The case for traditional materials

Published:  30 March, 2011

PORTSMOUTH: Traditional buildings are more energy efficient than previously thought and "pressures of the green agenda" are leading to home-owners harming their properties.

Older buildings score poorly in terms of U-values but are efficient in their own way because they "breathe" says Dr Caroline Rye from the University of Portsmouth who carried out the research on behalf of the Society for the Protection of Ancient Buildings (SPAB).

"It is not just the materials used but the way the walls were built. If you judge traditional buildings by modern standards you get inaccurate results.

"If you test the efficiency of traditional walls using different methods you get better results," she said.

Jonathan Garlick from SPAB said: "We discovered that 79% of traditional buildings were more efficient than we thought. The U-value system was designed for modern materials and has been wrongly applied to traditional buildings.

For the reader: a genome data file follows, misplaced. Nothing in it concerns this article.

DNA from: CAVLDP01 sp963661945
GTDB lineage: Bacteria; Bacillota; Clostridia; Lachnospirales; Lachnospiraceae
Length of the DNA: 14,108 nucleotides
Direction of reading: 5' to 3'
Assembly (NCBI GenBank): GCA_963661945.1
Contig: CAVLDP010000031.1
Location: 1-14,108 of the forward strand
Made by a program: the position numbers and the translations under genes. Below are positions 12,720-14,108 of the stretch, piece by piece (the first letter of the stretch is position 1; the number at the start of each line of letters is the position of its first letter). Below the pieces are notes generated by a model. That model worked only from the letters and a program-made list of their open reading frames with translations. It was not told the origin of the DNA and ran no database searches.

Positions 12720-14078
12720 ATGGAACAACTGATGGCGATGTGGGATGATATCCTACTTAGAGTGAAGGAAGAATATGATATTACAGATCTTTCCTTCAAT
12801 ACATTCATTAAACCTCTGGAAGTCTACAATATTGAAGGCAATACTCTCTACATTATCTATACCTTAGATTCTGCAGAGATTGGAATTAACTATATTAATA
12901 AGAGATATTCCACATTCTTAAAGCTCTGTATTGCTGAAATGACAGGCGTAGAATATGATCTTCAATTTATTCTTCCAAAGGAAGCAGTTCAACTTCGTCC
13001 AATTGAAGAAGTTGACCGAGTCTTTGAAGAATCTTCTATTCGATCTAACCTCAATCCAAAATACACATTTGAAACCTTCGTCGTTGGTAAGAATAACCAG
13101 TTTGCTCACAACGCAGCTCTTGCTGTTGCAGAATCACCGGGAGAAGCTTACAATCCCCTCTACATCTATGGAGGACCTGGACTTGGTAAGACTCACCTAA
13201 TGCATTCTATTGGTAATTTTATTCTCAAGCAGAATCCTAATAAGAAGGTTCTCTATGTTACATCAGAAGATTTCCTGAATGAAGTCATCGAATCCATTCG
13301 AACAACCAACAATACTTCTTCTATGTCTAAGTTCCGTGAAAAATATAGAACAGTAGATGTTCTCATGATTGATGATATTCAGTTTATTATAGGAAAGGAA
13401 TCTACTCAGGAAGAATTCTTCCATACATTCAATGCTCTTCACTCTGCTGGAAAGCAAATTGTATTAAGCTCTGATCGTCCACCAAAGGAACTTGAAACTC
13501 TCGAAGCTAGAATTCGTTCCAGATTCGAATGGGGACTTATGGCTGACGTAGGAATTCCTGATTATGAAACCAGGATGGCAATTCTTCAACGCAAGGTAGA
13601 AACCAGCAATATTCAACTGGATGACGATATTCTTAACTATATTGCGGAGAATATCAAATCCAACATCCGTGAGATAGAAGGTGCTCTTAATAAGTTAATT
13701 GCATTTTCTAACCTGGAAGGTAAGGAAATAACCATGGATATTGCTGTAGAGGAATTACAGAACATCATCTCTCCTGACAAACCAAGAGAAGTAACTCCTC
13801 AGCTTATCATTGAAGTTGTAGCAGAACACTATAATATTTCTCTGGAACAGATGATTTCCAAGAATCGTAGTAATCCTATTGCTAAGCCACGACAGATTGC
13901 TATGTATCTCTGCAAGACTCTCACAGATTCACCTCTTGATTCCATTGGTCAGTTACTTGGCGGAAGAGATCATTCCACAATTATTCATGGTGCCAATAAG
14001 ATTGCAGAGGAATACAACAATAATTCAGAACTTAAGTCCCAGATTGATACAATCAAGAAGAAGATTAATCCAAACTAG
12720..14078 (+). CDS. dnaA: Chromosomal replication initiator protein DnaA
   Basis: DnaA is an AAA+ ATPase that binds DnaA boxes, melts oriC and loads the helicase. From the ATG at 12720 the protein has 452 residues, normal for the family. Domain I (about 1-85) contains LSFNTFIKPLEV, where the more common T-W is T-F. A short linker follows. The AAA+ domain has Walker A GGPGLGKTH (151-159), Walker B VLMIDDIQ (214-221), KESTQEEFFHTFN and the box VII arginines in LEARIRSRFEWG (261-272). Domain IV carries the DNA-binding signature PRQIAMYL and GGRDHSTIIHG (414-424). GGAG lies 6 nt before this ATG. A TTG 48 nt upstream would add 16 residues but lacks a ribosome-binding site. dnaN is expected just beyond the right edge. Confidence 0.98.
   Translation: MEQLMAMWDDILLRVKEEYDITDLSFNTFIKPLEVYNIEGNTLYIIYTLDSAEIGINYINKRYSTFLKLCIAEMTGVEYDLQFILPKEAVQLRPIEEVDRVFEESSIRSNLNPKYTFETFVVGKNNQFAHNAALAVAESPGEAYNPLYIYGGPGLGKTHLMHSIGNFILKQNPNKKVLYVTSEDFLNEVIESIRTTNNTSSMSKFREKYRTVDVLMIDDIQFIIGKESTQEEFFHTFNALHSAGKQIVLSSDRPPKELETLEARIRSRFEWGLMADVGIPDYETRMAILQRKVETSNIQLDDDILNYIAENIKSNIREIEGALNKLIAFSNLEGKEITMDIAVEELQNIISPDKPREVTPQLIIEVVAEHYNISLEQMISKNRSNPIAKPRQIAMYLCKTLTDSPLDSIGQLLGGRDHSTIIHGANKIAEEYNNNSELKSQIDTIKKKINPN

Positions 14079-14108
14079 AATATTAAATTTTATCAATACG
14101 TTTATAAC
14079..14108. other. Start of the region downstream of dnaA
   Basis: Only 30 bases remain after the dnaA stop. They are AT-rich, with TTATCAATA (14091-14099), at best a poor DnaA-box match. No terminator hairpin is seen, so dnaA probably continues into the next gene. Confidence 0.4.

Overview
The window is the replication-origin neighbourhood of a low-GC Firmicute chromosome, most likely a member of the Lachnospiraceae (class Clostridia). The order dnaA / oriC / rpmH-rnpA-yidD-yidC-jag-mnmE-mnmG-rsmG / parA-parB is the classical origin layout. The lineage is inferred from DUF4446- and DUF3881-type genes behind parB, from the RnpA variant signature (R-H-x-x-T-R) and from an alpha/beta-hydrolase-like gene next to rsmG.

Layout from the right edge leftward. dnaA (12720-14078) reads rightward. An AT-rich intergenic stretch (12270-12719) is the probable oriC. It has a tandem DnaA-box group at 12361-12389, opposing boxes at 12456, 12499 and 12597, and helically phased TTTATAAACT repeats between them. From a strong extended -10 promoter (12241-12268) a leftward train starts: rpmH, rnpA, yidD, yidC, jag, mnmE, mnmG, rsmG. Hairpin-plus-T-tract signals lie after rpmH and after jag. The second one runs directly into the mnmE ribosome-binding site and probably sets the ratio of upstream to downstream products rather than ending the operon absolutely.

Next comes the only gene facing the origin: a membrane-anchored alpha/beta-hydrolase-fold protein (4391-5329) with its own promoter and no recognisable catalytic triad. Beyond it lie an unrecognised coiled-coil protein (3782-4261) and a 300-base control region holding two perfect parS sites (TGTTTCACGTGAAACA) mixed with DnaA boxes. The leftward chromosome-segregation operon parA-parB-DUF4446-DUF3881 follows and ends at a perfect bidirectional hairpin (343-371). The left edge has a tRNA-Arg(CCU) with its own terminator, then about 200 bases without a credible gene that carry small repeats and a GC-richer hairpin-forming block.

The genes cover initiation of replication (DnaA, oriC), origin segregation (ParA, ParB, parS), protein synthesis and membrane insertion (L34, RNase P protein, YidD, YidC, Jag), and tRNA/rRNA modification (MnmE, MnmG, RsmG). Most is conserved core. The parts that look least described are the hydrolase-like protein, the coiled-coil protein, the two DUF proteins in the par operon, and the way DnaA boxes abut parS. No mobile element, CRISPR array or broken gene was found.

"People are over-insulating their homes when they don't need to. These old materials work, so if it's not broken, don't fix it. There are pressures from the green agenda about insulation which are fine for modern buildings that are designed to let nothing in," he said.

"Older buildings have materials that absorb damp and then allow it to evaporate but no-one has ever carried out this type of research and it shows that materials such as cob, stone and timber should not be assessed in the same way as concrete, modern brick and breeze blocks."

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